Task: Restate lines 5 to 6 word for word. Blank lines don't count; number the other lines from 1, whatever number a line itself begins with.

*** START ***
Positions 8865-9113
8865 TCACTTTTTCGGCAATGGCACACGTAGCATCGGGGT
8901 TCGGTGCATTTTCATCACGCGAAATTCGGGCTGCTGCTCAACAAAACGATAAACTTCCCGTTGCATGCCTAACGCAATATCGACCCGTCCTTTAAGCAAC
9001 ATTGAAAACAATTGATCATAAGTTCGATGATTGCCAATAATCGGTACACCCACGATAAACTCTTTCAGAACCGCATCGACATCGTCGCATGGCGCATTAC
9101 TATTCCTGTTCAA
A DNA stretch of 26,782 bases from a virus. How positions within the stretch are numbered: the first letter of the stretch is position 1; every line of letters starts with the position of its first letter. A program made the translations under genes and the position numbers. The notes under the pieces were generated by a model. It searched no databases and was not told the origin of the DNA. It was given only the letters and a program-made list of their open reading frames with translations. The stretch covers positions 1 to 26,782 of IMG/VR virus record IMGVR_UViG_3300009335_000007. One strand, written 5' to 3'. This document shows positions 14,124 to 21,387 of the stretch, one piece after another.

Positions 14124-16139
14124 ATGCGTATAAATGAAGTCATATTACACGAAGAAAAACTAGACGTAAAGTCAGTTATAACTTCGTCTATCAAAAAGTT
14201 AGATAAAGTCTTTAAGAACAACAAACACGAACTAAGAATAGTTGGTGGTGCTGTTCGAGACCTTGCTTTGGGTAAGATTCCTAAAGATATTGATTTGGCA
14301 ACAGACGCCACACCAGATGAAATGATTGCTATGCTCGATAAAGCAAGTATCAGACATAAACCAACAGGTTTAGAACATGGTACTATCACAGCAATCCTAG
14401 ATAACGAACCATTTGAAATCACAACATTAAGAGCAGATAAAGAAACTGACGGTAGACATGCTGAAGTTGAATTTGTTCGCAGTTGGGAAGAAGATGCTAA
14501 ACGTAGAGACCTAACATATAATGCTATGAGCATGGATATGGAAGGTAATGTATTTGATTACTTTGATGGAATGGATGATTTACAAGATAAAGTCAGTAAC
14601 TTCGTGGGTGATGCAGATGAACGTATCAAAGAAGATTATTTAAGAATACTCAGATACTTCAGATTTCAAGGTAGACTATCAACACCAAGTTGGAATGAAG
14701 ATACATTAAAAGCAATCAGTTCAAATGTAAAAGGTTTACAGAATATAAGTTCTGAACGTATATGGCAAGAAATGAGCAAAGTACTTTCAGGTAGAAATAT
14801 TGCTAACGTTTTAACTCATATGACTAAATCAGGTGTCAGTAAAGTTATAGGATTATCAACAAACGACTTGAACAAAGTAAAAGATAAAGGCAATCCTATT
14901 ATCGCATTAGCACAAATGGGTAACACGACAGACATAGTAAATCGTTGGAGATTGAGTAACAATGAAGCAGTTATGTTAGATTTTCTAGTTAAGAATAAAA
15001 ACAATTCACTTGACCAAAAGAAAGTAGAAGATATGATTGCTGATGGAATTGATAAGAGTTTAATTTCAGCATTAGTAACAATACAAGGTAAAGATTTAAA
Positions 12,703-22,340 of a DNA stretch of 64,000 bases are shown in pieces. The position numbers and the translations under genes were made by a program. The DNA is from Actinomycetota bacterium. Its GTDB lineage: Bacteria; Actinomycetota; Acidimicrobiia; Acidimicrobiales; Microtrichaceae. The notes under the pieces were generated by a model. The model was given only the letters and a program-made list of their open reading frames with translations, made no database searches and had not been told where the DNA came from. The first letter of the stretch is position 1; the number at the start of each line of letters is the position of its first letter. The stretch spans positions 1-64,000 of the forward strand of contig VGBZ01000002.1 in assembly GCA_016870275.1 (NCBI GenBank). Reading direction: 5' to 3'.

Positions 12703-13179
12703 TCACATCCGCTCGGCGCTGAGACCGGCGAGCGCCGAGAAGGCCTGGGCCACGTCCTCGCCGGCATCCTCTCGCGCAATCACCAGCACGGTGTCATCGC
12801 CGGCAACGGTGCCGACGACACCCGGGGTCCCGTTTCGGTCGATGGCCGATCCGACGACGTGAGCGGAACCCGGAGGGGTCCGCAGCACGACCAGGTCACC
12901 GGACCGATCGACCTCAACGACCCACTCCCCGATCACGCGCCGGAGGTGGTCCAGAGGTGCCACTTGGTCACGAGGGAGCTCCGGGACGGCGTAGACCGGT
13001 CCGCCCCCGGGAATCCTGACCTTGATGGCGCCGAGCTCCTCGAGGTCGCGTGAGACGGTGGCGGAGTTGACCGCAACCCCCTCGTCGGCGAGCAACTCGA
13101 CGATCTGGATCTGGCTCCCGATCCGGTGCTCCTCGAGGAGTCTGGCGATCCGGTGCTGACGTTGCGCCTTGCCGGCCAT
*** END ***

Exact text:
9101 TATTCCTGTTCAA
A DNA stretch of 26,782 bases from a virus. How positions within the stretch are numbered: the first letter of the stretch is position 1; every line of letters starts with the position of its first letter. A program made the translations under genes and the position numbers. The notes under the pieces were generated by a model. It searched no databases and was not told the origin of the DNA. It was given only the letters and a program-made list of their open reading frames with translations. The stretch covers positions 1 to 26,782 of IMG/VR virus record IMGVR_UViG_3300009335_000007. One strand, written 5' to 3'. This document shows positions 14,124 to 21,387 of the stretch, one piece after another.